Can one owner of a joint bank account withdraw all of the funds
for their own purposes? Does the other joint accountholder have any
right to claim against the withdrawn funds? The British Columbia
Court of Appeal tackled such questions, as well as many others, in
the recent decision of Zeligs Estate v. Janes, released on
29 June 2016.
This case involved a house on the University of British Columbia
Endowment Lands owned by Mrs. Burnett and her daughter Diana as
joint tenants. In 2010, when Mrs. Burnett was 102 years old and
living in a care facility, Diana used her authority as co-owner and
as Mrs. Burnett's attorney (pursuant to an enduring power of
attorney) to sell the UBC house for $2.7 million. Mrs. Burnett was
mentally incapable at the time. Diana deposited the net sale
proceeds into a bank account at CIBC, held in the joint names of
herself and Mrs. Burnett. Within a few weeks, Diana withdrew the
entire sum for her own purposes.
Mrs. Burnett died later that year, leaving a will that divided
her estate equally between her daughters Diana and Barbara. Diana,
as executor, took the position that the sale proceeds from the UBC
house belonged to her by right of survivorship, and did not form
part of the estate. According to Diana, all that remained in the
estate was a balance of $126,000. She sent Barbara a cheque for
Barbara died a year later, but her husband continued this claim
on her behalf. At trial, the BC Supreme Court held that Diana severed any
joint tenancy by selling the UBC house and taking possession of the
entirety of the sale proceeds. Mrs. Burnett's estate was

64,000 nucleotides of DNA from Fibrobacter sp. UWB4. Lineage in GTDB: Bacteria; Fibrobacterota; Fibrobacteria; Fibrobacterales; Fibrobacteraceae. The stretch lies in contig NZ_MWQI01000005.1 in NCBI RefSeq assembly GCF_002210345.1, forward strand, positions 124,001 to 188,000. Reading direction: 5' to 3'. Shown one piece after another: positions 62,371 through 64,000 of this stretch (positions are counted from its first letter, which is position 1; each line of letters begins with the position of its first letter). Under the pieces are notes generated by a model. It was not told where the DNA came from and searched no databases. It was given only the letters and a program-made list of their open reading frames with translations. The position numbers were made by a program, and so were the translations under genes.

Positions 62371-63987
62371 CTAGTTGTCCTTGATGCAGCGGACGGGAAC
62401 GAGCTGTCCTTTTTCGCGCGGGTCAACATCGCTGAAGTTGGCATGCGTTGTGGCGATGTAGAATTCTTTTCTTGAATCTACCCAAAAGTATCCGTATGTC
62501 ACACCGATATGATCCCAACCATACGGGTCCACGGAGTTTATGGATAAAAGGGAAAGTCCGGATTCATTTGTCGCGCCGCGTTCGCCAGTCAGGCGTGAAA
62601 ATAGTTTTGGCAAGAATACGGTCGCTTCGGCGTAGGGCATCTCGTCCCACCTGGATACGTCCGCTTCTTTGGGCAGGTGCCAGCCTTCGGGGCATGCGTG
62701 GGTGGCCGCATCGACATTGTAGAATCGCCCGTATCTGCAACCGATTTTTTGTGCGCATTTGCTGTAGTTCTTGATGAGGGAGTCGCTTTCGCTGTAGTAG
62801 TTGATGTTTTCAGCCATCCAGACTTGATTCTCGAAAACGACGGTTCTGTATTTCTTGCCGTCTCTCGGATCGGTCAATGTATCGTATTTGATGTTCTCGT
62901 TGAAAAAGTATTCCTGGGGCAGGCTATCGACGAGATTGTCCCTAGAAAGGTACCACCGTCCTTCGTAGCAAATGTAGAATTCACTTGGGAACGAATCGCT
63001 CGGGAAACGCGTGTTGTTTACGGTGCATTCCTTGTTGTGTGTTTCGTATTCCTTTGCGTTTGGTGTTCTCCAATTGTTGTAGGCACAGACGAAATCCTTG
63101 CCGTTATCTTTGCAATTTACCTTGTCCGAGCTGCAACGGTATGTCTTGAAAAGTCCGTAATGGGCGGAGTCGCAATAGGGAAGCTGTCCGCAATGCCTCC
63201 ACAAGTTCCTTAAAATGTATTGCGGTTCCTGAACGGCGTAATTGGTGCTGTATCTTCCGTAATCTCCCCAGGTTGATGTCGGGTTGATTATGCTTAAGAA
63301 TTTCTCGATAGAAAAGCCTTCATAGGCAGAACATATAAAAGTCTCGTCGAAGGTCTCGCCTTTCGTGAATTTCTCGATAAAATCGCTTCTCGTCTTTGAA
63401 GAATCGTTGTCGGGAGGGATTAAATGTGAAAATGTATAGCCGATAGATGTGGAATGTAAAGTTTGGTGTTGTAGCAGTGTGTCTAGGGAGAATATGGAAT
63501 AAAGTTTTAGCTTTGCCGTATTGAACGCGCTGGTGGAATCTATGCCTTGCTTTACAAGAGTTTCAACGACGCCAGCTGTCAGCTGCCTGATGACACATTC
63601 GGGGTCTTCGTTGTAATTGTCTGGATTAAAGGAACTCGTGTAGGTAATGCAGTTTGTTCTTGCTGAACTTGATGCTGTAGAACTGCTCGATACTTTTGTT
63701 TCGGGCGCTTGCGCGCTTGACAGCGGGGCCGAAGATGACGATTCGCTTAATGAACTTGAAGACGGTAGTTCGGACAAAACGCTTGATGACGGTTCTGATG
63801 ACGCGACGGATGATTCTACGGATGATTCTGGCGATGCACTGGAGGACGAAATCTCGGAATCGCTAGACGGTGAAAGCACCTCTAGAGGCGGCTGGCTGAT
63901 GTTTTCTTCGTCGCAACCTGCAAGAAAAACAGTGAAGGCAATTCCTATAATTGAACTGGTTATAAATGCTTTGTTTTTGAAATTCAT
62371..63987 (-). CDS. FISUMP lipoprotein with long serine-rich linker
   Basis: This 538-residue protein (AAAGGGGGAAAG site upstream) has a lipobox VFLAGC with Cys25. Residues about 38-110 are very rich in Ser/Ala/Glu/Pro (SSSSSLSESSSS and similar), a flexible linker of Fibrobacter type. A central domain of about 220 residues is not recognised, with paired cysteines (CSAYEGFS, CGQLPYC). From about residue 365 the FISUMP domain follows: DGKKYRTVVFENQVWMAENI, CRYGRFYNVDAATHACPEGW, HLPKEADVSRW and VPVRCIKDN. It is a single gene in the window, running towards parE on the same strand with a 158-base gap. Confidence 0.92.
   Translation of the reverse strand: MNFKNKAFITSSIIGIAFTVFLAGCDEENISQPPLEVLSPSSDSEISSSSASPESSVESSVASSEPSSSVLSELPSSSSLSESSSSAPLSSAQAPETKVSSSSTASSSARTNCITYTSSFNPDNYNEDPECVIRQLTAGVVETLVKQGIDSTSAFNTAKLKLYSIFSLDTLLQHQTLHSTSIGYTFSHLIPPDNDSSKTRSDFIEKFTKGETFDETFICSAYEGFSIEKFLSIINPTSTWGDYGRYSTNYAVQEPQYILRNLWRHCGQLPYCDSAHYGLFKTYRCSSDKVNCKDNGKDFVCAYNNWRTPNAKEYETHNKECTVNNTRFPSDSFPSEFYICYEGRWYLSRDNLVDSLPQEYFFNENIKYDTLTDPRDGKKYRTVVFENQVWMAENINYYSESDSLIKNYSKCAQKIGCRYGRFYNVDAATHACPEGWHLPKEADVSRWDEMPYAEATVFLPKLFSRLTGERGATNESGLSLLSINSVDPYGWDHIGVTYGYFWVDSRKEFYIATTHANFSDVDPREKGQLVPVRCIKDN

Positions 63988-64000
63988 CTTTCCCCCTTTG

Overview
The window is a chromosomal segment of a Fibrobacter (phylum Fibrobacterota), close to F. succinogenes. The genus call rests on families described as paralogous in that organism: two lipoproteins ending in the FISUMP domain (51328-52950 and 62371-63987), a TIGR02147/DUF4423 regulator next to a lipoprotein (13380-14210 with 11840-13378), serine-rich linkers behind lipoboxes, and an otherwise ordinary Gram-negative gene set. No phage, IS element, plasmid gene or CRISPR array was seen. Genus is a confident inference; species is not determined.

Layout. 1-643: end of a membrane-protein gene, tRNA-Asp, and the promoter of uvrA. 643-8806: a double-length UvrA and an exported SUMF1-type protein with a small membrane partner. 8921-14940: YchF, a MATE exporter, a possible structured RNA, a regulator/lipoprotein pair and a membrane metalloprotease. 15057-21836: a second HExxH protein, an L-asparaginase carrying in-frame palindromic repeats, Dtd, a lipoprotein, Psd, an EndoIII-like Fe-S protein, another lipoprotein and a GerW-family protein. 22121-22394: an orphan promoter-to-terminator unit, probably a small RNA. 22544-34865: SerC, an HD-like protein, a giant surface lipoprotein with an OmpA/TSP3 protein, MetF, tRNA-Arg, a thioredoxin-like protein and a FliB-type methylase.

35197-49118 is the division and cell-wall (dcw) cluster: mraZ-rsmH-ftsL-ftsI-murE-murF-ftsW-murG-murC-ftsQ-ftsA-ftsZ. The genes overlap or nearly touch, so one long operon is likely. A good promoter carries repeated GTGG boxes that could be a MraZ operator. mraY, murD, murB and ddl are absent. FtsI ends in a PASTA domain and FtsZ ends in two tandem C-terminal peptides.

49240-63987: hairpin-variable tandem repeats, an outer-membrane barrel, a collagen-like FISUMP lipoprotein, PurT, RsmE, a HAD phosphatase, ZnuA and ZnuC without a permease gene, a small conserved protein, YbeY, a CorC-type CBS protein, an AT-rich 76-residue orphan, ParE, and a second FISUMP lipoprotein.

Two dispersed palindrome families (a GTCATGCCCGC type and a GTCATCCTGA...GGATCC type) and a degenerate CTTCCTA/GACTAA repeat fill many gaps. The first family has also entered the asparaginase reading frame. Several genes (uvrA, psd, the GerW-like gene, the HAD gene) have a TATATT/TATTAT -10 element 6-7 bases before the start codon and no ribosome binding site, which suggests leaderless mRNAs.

therefore entitled to 50% of the net sale proceeds ($1,300,000),
and Barbara would be entitled to half of that. Diana was also required to discharge the mortgages taken
out on the property.
The B.C. Court of Appeal dismissed Diana's appeal of these
findings. In a significant judgment, the Court clarified the basic
principles surrounding joint tenancies and the right of
survivorship, and specifically considered the complexities of a
joint bank account. The Court noted that equitable or beneficial
ownership of a joint bank account may be different than legal
ownership. Although it is difficult to apply the rules about joint
tenancy to bank accounts (such as the requirement of the "four
unities" of title, interest, time and possession), modern
banking forms typically use the language of joint tenancy, and
joint accounts include a right of survivorship. The equitable or
beneficial share of each accountholder depends upon their
intentions and, in some circumstances, one joint owner may have a
claim in equity to withdrawn funds or any property purchased with
the funds. Quoting the 1978 Supreme Court of Canada decision in Rathwell v. Rathwell, Madam Justice
Dickson noted that ownership of the funds does not come down to
which accountholder "reaches the bank first".
The Court of Appeal rejected Diana's arguments that she was
entitled to withdraw all of the UBC sale proceeds from the joint
account, and that any withdrawn funds became her exclusive
property. When Diana transferred the sale proceeds to herself and
her husband Jerry, she destroyed one of the "four
unities" required for a joint tenancy – the unity of
title. Diana's unilateral actions effected a severance of the
joint tenancy, so that 50% of the sale proceeds became Mrs.
Burnett's exclusive property and, shortly thereafter, part of
Mrs. Burnett's estate.
The Zeligs decision provides a careful summary of many
vexing questions arising from the law of joint tenancy and the
right of survivorship, and provides considerable guidance on how
these questions may be determined. It is a reminder that joint bank
accountholders may have the legal right to withdraw funds, but may
not be the beneficial owners of the funds in the account.
Scott Kerwin, a partner in BLG's Estates and Trust
Litigation Group in Vancouver, acted for Mr. Zeligs in this
It is not uncommon for parents to provide monetary gifts to their adult children. Parents may wish to help their child with a down payment on a property, or help pay out their child's existing mortgage.
On March 31, 2014, BC's new Wills, Estates and Succession Act1 ("WESA") will come into force. WESA introduces new protections for beneficiaries of estates that are in danger of being disputed or deemed ineffective by a court.
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